The diligence had broken down coming through the Korkenzieher Pass. One of the wheels had come clean off and bounced away, dropping over the precipice and smashing to smithereens and splinters hundreds of feet below. There was no hope, therefore, of effecting a repair.
The driver ordered his passengers to continue on foot. They didn’t have much choice – in fact they had no choice at all. The night was closing in and the mountain peaks were shrouded in mist. They had to leave their luggage too, the driver said, or they would never make it to the inn afore moonrise.
The passengers kicked up a fuss, like passengers do, threatening to dash off sternly-worded telegrams as soon as they got within a sniff of civilisation. The driver told them it wasn’t his fault and, rather than biting his head off, they ought to be making tracks while they could still see where they were going.
Off they set – they numbering four. The driver elected to stay behind. “I’ll be all right,” he assured them, taking a bite of a bulb of raw garlic. “The horses get spooked without me. I’ll keep an eye on your belongings.”
The four passengers were a couple of newlyweds from England, a man of the cloth (by which I mean a clergyman and not a tailor) and a cantankerous old man who walked with a stick.
“I think it’s romantic,” tittered the young bride, earning herself yet another kiss from her amorous husband. The clergyman looked away but the old gentleman was not shy in grunting his disgust.
The sun was setting behind the tallest mountain in the range, painting the sky orange and purple. The first stars were visible and the full moon hung over the scene like a watchful eye, baleful and cold. Somewhere, behind the passengers, something howled.
They had not gone far when the clergyman muttered to the old gentleman that he needed to answer nature’s call. He was, after all, made of clay like the rest of us mortals and a slave to his bodily necessaries. He nipped off the path and behind a tree. The old gentleman called to the young couple ahead, telling them to wait in order not to separate the group.
They waited and waited but the clergyman did not emerge. The young man volunteered to investigate and so, despite his new wife’s protests, he stepped off the path and disappeared among the trees.
He returned a moment later with a face as white as milk and his hands as red as poppies, dripping with blood. At first he was too shocked to utter a word.
“Torn…” he managed to say and, “…to pieces…”
The young woman gasped. She would not allow her husband near her with those hangman’s hands.
They resumed their walk in a horrible silence. Every rustling of the leaves gave rise to terrible imaginings.
The young man reached out to his wife, offering the warmth and protection of his arms but she ran from him; she did not want the clergyman’s blood to taint her. She rounded a sharp corner and tripped over a stone. Nearby, the grasses moved. The young woman screamed: a pair of red eyes was looking directly at her.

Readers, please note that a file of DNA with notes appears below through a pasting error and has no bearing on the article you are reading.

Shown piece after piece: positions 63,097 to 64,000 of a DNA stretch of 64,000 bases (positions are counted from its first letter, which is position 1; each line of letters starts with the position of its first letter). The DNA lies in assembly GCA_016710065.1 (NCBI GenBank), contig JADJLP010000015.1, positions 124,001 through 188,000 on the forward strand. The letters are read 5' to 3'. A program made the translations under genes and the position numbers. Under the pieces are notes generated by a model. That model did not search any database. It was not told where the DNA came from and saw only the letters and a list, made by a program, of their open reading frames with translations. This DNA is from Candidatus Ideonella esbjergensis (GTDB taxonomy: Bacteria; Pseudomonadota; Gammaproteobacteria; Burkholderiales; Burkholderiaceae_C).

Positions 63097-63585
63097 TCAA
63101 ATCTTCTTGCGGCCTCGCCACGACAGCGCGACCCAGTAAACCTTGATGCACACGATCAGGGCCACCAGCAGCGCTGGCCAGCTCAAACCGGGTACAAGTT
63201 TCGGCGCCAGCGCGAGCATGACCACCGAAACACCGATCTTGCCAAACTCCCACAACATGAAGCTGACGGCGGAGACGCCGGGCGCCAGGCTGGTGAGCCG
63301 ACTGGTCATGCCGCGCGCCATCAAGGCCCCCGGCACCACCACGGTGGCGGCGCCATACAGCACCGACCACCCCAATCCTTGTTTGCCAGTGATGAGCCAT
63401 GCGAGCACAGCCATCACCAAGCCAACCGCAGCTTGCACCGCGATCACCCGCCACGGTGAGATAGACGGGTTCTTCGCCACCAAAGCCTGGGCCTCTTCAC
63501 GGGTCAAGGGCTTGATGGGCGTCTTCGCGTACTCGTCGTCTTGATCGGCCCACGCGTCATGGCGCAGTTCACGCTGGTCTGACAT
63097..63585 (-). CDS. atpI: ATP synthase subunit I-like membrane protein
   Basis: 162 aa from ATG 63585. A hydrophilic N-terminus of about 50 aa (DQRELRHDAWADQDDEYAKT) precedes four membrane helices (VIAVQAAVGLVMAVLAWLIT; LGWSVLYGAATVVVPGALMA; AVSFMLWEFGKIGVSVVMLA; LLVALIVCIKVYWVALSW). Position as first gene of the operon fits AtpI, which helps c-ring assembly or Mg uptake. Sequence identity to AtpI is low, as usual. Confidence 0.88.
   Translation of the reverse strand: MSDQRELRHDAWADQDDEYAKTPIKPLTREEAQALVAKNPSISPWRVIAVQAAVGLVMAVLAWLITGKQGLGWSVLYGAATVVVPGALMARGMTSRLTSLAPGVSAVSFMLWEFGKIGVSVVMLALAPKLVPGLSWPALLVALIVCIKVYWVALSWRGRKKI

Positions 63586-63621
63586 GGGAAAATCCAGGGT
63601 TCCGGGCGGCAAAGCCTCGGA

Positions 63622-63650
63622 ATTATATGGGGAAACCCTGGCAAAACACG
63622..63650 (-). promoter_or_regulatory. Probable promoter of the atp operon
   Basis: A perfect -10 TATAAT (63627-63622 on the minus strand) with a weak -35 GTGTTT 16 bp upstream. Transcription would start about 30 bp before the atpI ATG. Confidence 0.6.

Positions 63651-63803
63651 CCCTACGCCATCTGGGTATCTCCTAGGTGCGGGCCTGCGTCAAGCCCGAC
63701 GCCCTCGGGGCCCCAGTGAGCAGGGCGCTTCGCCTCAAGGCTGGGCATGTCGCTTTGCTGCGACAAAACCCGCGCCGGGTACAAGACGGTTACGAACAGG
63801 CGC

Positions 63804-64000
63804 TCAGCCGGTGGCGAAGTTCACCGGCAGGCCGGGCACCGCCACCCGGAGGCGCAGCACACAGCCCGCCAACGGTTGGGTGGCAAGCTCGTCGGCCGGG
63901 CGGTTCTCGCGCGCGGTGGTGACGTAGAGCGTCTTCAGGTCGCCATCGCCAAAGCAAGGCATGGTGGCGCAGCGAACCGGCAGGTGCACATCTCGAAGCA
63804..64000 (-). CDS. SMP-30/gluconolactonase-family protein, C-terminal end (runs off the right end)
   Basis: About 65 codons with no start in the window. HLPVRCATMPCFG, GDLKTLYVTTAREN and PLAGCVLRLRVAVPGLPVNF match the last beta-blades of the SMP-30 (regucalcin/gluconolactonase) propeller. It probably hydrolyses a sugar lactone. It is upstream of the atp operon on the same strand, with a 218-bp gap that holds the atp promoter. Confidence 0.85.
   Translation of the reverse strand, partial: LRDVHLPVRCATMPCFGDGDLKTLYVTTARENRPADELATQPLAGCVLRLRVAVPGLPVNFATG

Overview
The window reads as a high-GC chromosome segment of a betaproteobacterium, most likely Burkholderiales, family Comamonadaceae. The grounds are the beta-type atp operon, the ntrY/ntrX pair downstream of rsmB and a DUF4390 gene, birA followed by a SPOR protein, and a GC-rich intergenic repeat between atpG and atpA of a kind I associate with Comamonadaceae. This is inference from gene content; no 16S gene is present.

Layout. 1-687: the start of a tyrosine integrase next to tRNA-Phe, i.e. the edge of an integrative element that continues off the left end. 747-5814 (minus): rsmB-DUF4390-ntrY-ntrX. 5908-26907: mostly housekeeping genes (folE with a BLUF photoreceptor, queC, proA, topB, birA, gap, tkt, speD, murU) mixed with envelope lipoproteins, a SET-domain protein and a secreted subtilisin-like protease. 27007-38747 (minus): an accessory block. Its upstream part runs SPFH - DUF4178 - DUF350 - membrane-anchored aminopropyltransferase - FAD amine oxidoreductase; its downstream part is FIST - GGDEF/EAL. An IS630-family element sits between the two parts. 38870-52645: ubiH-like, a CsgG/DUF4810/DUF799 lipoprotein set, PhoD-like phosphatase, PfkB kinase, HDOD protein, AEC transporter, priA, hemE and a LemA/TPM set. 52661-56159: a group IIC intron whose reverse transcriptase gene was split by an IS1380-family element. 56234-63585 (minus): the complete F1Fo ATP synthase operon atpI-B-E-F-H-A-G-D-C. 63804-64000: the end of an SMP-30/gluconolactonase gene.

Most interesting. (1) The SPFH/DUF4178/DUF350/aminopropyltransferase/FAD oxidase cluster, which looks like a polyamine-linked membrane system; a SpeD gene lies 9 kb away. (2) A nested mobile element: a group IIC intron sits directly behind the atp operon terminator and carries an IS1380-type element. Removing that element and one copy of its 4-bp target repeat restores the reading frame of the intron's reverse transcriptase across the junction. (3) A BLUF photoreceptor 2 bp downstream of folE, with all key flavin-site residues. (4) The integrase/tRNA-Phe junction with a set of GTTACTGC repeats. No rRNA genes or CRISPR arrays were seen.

She scrambled to her feet and found she had sprained her ankle in the fall. She tried to flee but did not get far. Her husband and the old gentleman turned the corner just in time to see a shaggy-haired beast all teeth and claws pounce on the young woman. With an almighty snap of its jaws, the beast took the bride’s head off. The head dropped over the edge, eyes and mouth wide open in terror, and was lost in the gaping darkness below.
“Stand back, my boy!” the old gentleman pushed the young man aside. He lay into the ravening beast with the silver tip of his walking stick. The beast snarled and roared. With a swipe of its paw, it sent the old gentleman flying, walking stick and all, over the edge of the cliff.
The young man fell to his knees beside his wife’s decapitated body. Without her he did not want to live. He closed his eyes and surrendered himself to the beast’s insatiable bloodlust.
It was a quiet night in the inn at the end of the Korkenzieher Pass, but then it usually was. Business was very slow and the innkeeper had laid off all of his staff. He looked up from the tankard he was polishing as the door opened and his old friend, the coach driver came in.
“Usual?” he offered. “You look like you could do with it.”
“Usual arrangement and all,” said the coach driver, watching thirstily as the innkeeper poured the ale. “Come first light, take your cart to fetch their belongings. We split the proceeds fifty-fifty.”
The innkeeper grinned. “On the house,” he pushed the foaming tankard toward his friend. He peered closely at the coach driver’s face.
“You need a shave,” he said.